Article by by Ed Airey
Imagine if ATMs stopped working, credit card transactions couldn’t be processed, online purchases weren’t recognized and retail registers shut down. What would you do?
Though this seems unlikely, it could become a reality if COBOL-based systems stopped working on any given day. Those who have labeled COBOL ‘a dying language’ should reconsider their stance as many updates have been implemented to the language over the years.
Contrary to widespread perception, applications written in COBOL are not outdated or incapable of innovation. It’s estimated that, globally, there are over 200 billion lines of COBOL in operation and the language supports over 30 billion transactions per day. According to Gartner, 60-80% of the world’s enterprises still depend on COBOL to run their business.
Whatever the numbers, there’s certainly a lot of code that continues to run essential applications and is being consistently maintained to address changing business needs.
With COBOL supporting the majority of the world’s businesses, it is impossible to dispute its viability and flexibility within the enterprise. It has been and remains to be a cornerstone of business-critical applications and has successfully navigated through each computing generation.
An IT team fluent in COBOL is able to efficiently deliver agile business systems that can be moved to more modern platforms, extend the lives of core business applications and address increasing customer expectations. When it comes to IT modernization in our current economic state, the costly rip and replace strategy is simply not an option.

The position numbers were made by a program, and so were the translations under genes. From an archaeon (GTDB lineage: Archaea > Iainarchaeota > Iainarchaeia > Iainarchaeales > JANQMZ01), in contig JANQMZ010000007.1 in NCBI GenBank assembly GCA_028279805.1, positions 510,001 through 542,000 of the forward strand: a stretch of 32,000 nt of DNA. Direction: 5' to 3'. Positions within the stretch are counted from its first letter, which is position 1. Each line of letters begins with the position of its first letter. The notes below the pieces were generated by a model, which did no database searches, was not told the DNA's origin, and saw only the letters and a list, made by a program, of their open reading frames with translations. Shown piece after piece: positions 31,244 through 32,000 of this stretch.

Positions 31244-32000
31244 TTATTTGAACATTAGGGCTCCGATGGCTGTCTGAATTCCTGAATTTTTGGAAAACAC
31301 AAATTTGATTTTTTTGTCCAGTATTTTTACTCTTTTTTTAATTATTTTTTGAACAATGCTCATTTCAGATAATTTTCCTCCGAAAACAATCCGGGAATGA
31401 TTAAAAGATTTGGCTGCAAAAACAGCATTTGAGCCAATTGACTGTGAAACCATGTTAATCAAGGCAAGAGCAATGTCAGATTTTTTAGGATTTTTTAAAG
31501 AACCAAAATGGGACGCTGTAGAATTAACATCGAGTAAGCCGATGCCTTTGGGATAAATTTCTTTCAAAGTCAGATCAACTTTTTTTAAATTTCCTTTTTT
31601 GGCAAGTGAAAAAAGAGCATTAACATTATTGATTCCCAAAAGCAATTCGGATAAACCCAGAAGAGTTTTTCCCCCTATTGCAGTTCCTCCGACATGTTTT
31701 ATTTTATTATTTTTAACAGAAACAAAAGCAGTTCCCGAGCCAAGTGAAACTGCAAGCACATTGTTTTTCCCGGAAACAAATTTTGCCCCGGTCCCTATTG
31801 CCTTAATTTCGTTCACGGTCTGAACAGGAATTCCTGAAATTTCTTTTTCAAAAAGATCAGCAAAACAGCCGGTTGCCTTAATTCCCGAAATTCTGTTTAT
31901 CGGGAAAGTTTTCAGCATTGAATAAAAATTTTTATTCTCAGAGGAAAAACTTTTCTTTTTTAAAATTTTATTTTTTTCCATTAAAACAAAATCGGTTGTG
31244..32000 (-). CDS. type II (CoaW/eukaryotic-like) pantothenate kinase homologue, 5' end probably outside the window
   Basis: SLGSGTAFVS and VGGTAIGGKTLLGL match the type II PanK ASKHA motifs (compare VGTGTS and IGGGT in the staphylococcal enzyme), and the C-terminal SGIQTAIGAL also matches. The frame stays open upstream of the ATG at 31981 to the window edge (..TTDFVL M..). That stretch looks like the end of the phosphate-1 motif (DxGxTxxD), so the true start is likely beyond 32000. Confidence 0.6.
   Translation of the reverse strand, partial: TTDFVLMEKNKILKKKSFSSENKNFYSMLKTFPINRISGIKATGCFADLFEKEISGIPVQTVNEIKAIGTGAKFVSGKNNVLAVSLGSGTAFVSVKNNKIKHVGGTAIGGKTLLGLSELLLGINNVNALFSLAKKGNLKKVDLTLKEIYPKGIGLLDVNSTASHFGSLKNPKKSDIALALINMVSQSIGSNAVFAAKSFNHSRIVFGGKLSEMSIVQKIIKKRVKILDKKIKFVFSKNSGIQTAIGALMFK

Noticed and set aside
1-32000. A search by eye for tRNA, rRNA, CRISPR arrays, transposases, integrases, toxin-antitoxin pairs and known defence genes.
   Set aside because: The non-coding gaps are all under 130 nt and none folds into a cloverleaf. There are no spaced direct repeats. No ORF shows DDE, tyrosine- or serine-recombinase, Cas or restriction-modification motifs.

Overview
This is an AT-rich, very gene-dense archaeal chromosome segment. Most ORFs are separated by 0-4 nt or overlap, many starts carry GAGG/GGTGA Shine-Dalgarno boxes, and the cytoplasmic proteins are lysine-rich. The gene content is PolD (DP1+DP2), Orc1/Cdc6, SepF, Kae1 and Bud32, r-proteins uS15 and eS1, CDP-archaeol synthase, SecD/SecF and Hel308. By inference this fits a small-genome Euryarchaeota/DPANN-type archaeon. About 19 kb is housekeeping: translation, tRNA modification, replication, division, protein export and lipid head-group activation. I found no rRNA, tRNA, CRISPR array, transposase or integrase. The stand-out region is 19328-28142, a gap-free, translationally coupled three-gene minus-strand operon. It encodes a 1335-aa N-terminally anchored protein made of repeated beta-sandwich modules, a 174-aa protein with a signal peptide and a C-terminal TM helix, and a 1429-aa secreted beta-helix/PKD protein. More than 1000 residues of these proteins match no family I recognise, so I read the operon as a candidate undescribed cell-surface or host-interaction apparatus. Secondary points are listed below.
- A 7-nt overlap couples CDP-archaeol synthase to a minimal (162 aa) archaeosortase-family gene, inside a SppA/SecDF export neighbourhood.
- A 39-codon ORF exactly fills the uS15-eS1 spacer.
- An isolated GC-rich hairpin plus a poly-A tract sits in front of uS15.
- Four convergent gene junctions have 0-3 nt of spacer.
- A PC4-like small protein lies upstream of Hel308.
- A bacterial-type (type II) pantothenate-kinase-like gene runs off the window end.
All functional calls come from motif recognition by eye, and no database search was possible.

Tearing out existing core applications destroys valuable investments and brings a cost and level of risk that cannot be justified. Instead, applications should be migrated to more modern architectures such as such as cloud computing platforms.
From its inception, COBOL-based applications have certainly been capable of flexibility and integration. In the past, it was based on integrating COBOL with Assembler on mainframes; then, it was COBOL with C or C++ for Open Systems; and today, it’s integrating COBOL with components created for the .NET or JVM platforms or deploying them to the cloud.
Business services written in COBOL are extremely re-usable across an enterprise despite a difference in infrastructure across departments. This level of integration speaks volumes to COBOL’s longevity, as it has been adapted to changing platforms for decades.
COBOL is an undeniable asset and will undoubtedly continue to play a crucial role in application processes for many years ahead.
The importance of any application lies in its ability to deliver business value, a benefit that COBOL has helped achieve for over fifty years. In order to keep COBOL alive, we need to ensure that these assets are understood, protected and maximized.
Cross-posted from CIOZone